Most likely the last row of boards will be less than the width of the boards, meaning that this board will need to be cut down in width. Measure the distance between the last board edge and the wall, and to maintain the 12mm expansion gap deduct 12mm from the measurement. When measuring the board, measure only the visible surface width of the board, do not include the tongue in this width.

How to install a floating floor

The board being the last board closest to the wall will need to have pressure applied as the width will not allow the use of a mallet. The best method here is to use a pinch bar and a protective piece of timber against the wall, 42x19mmx600mm long.

Place the timber as low on the wall as possible, and with the pinch bar force the board into position. You will most likely need to go over the length of the last board a couple of times to close the gap completely.

Now fill the gap with the cork expansion strip and the job is ready for the application of the mouldings or re-application of the skirting board.

Carefully cut the mouldings with a fine tooth saw, and nail to the floor with 20mm brads.

Step 5: finishing & maintenance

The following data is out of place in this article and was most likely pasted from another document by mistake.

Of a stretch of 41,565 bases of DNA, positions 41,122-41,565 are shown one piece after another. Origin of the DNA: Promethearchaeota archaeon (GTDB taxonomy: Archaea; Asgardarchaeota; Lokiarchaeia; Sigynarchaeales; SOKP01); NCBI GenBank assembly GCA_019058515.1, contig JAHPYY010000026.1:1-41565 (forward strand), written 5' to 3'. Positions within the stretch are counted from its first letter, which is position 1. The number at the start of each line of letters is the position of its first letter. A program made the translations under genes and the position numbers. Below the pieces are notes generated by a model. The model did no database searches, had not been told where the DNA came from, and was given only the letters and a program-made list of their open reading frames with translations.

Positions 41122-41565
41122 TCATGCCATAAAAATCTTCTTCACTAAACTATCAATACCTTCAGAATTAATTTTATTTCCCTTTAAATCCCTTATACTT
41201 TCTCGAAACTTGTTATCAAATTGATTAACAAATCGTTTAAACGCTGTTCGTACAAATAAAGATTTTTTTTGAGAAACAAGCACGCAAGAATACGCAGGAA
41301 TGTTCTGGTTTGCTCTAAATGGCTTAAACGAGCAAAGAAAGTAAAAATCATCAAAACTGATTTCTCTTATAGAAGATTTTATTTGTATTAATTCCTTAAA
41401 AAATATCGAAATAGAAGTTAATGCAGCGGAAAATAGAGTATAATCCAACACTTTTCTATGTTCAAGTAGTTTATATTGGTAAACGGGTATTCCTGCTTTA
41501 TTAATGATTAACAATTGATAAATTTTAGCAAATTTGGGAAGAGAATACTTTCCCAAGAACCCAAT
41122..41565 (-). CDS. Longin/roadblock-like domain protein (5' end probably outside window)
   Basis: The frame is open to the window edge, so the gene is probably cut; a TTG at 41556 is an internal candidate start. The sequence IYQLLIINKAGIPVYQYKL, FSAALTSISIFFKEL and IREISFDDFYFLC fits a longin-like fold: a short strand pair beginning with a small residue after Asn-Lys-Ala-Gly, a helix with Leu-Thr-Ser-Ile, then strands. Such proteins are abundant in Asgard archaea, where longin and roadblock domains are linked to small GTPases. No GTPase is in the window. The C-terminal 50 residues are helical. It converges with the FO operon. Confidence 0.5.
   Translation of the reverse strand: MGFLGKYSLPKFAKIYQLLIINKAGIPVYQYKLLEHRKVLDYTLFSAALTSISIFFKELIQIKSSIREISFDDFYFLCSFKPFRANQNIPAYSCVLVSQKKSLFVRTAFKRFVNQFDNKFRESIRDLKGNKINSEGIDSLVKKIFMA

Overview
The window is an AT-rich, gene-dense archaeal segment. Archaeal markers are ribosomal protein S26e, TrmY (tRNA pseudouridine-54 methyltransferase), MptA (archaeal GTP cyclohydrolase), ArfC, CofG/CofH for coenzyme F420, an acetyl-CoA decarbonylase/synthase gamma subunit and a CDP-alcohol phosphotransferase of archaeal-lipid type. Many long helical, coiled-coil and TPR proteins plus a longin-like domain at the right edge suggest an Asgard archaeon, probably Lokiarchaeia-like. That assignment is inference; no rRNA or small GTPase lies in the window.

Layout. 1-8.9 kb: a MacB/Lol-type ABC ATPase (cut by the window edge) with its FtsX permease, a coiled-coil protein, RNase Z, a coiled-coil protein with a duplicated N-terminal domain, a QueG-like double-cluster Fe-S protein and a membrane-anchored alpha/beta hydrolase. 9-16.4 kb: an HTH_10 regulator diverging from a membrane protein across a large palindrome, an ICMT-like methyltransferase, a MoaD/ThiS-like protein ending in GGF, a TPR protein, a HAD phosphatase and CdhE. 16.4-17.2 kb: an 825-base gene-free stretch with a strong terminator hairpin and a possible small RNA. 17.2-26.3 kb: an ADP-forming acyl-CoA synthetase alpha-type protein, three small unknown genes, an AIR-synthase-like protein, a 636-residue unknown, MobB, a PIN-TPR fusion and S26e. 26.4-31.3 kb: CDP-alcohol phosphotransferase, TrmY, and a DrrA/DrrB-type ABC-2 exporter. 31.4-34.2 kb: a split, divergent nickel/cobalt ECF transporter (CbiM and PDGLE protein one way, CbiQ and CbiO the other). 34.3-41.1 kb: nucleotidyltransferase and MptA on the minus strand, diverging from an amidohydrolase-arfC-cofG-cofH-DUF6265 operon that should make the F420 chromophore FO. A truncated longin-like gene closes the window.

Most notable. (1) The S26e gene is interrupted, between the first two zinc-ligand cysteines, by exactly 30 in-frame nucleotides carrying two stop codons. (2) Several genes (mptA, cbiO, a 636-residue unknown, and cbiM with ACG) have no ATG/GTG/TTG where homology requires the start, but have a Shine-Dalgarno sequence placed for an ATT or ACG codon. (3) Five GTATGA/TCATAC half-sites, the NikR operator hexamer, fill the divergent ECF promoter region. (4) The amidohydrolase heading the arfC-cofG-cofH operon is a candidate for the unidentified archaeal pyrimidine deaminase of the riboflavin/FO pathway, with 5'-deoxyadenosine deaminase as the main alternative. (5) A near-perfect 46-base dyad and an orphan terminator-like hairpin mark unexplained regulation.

How to install a floating floor

Share

    Share on Facebook Tweet this post Pin this post Share this post

In the not so distant past if you wanted to easily alter your floor finish you were left with limited choices. But times have changed and now there is the exciting option that is the “floating floor” system.

Materials checklist

  • Floating floor panels.
  • Foam underlay.
  • Cork expansion joint.
  • Quad or beading for perimeter of job.
  • 20mm bullet head brads.
  • Wood glue.
  • Rubber mallet.
  • Belt or drum sander (as required).
  • Woodfiller (colour matched).

In the not so distant past if you wanted to quickly and easily alter your floor finish you were left with very limited choices- mainly carpet, tiles, vinyl. Then other labour intensive finishes such as parquetry, cork tiles, slate to mention a few. Now we have an exciting option which exudes warmth, character and goes with any setting or decor that is the “floating floor” system.